Waitangi’s Te Tii Marae, along with and many other coastal marae could all be under water by 2050.
Climate change scientists are predicting a three-metre sea level rise in the next 30 or so years, combine that with surge storms, and much of New Zealand's coastlines and waterside infrastructures will be left under water.
But iwi leaders’ group climate change spokesperson Tina Porou says iwi are facing a plethora of issues, and the work that the Government does is focused on coastal areas with high property value excluding Māori communities.
“Even though we are on the coast, even though we are least resilient to climate change that kind of prioritisation of the Governments’ focus is not coming to us,” says Porou.
Environmentalist Mike Smith agrees and believes as long as Government continue to shelve documents like the recently leaked climate change report from the Ministry for the Environment, these issues won’t improve for Māori communities living near water.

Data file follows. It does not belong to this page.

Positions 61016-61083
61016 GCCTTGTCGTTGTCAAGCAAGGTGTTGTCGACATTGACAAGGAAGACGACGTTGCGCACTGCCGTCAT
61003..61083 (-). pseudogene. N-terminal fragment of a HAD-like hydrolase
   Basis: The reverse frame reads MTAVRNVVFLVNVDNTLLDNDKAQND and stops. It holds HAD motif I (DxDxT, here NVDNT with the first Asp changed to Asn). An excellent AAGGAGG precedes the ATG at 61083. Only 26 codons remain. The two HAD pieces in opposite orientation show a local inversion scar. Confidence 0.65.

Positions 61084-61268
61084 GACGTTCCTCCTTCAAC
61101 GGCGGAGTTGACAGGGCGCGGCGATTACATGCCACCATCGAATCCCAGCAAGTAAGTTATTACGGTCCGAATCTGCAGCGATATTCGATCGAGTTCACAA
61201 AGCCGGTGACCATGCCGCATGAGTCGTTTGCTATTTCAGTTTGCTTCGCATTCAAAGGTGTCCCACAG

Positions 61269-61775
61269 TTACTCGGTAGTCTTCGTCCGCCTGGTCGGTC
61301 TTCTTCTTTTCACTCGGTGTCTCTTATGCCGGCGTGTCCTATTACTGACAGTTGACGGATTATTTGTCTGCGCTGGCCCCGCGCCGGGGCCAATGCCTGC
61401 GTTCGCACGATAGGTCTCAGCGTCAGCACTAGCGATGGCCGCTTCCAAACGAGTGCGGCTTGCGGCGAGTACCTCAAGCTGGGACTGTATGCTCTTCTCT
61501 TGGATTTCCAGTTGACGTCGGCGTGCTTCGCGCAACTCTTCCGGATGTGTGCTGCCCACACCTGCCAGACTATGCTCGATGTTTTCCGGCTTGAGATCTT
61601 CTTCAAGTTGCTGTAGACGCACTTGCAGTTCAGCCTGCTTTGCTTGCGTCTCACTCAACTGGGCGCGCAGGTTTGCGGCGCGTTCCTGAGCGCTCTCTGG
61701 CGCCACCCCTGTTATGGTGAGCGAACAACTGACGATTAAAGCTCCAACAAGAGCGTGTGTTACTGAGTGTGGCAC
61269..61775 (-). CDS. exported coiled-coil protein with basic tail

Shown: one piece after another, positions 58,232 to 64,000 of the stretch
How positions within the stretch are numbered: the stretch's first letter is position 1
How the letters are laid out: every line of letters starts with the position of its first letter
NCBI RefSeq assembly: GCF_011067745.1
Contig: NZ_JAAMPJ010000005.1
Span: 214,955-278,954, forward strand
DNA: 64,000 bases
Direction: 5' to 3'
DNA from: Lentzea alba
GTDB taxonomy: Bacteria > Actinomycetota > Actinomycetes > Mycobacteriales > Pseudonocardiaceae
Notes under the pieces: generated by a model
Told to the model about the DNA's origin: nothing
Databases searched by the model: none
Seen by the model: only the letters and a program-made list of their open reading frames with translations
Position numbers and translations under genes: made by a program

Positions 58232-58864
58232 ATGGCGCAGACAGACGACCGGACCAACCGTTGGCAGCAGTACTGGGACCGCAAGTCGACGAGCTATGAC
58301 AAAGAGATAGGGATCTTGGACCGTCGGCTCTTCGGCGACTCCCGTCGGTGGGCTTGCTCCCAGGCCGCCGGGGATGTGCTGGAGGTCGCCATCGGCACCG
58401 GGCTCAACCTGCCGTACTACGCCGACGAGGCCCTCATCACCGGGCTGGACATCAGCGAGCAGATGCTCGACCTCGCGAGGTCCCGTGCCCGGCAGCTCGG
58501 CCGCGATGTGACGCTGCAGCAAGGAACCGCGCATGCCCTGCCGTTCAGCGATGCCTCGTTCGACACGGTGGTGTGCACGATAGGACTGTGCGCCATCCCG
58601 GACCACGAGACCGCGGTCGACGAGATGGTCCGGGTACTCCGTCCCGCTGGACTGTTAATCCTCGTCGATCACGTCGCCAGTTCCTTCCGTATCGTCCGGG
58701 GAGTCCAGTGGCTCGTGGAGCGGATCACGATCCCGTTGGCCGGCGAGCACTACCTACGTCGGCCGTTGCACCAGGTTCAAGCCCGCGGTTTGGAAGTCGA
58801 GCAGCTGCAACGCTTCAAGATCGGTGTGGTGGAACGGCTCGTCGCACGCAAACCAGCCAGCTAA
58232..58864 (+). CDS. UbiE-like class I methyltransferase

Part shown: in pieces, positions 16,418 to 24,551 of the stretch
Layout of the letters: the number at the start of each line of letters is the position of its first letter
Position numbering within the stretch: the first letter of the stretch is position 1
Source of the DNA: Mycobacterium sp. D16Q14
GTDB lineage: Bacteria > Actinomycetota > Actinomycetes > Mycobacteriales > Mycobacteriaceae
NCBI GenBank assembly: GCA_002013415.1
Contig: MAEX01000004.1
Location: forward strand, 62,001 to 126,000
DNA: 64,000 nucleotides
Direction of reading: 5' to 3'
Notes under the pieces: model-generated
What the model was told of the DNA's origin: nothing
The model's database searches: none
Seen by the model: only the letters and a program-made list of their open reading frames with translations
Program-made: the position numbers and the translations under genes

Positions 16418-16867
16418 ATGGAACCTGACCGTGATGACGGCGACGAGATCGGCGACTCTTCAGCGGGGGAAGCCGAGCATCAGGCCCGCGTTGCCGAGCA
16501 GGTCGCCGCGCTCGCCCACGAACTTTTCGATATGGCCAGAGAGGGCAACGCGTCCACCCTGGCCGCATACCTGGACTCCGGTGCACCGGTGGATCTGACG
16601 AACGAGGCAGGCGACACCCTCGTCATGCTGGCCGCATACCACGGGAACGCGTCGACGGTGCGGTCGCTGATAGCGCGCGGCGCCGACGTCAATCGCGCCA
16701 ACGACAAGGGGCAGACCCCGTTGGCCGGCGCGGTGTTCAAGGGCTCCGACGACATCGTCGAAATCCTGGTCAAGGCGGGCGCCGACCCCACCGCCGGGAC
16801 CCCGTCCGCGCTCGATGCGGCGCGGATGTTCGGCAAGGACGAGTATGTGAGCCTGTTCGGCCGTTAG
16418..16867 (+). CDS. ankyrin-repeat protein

“I wouldn’t wait for the Government to come riding over the hills on their white horse to save Māori communities, I think it’s up to us to start the process of doing the risk assessments, to do the audits, and we’ve got to look at our land for our people, most can tell you which lands are going to go underwater,” says Smith.